She is a wonderful dog, to people, but not to small dogs. She has attacked our small dachshunds several times, the last two resulting in terrible puncture wounds about the head and face. Over a period of several months, while she showed this intermittent aggression we tried many things and finally thought that we had the problem solved by separating her from the other animals any time food was involved, or when company and lots of excitement were present. The last time the dogs were in the yard together, out of the blue she jumped on our young, under 1 year old puppy. Perhaps was over something as simple as a discarded pistachio hull but we don't know for sure.
That was the final straw. We initially decided to give the dog to someone else, anyone who didn't have other small pets or perhaps some farm setting with just big animals. There were no takers, so our next option was to either give her to the pound or put her down. I was not willing to confine the animal to a cage or cable run. After much thought, we came up with the following adjustment. It was sad to come to this point, but the dog simply can't be trusted around our small dogs.
Lizzie is now exiled for life, from being around her great friends and herd. She and Miss Cleo loved to play chase and other games plus generally ranged our large fenced yard of about 5 acres. My plan was to fence off a subsection of the five acres. That ended up being about 1/8 or 1/10 of an acre. Lizzie lives there during the day and the dachshunds have run of the yard. At night and when we are away on trips, Lizzie gets to roam the yard, but never at the same time as the dachshunds.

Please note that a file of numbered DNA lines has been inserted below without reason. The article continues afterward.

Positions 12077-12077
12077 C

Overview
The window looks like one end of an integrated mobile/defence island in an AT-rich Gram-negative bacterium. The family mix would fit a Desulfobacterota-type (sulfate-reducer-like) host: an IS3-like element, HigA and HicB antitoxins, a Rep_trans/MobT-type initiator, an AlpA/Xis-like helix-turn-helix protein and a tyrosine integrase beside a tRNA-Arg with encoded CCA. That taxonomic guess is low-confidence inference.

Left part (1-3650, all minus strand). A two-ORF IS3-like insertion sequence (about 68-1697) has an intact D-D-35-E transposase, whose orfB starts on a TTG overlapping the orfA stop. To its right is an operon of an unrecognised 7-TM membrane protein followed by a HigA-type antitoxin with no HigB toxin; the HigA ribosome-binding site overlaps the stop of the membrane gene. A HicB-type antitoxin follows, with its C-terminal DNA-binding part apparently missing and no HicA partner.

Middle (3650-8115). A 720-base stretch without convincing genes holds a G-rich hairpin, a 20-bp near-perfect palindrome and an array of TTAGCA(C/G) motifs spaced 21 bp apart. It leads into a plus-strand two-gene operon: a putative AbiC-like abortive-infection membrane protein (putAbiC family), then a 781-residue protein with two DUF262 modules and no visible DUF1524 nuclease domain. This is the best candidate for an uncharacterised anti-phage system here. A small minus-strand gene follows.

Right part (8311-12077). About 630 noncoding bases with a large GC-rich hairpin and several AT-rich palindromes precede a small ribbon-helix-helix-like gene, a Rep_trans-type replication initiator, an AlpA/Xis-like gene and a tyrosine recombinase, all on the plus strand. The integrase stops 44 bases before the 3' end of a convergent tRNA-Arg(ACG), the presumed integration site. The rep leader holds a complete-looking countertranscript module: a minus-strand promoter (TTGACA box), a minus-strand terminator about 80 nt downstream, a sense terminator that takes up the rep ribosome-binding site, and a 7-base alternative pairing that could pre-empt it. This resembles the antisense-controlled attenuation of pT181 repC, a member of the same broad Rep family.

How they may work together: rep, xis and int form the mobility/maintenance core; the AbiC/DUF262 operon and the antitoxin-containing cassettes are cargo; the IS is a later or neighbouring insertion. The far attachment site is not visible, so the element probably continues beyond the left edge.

In the process of trying to solve this problem I also spent much more time training Lizzie. The other day when moving her from the pen to the open yard, our young pup named Callie bolted out the storm door and immediately attacked Lizzie, barking and biting at her hind quarters. I shouted for Lizzie to sit, and she immediately collapsed to the ground, paying the little dog almost no attention. Lizzie also does a great job of heeling now. Without a leash, I can tell her to heel and she stays to my left and behind me. She also will immediately go to her dog house when commanded. This extra control is very helpful and gives me added confidence in handling the dog.
Hopefully all of these adjustments will avoid the aggression problem in the future and also give Lizzie the best balance of freedom and safety than we can arrange. We continue to be sad over how this played out though, as Lizzie was raised with two small dachshunds from 8-10 weeks of age. We would never have thought that she would have this persistent trait.
Lizzie's exile pen: